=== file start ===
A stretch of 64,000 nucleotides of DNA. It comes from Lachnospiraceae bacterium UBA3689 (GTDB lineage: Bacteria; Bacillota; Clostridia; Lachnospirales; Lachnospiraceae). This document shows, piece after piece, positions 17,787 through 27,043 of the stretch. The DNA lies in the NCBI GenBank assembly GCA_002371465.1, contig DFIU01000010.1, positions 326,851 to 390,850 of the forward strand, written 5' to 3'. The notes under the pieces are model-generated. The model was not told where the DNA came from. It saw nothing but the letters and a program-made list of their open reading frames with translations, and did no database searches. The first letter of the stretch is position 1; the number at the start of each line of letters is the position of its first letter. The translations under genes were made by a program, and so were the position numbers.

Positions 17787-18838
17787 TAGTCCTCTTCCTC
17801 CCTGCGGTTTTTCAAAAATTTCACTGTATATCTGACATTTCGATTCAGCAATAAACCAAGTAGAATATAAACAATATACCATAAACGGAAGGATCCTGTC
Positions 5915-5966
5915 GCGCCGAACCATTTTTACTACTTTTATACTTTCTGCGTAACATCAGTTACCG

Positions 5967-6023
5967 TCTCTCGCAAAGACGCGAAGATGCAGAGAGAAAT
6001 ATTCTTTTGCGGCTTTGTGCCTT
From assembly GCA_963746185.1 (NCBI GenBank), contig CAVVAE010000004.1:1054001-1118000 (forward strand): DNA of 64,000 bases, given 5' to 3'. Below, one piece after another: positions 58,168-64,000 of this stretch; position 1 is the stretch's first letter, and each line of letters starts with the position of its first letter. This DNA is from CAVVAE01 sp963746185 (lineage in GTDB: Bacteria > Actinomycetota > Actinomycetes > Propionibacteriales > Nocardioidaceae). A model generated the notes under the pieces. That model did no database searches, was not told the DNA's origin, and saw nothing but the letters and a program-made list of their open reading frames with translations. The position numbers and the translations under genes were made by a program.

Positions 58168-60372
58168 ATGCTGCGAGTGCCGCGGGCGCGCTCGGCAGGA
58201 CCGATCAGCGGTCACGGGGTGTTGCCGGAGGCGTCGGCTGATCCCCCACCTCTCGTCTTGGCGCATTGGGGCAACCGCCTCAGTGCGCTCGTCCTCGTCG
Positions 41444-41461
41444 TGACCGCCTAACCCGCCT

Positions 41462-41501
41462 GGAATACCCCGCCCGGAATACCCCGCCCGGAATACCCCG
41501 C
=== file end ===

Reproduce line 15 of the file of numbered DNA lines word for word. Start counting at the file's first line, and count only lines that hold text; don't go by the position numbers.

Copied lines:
41444 TGACCGCCTAACCCGCCT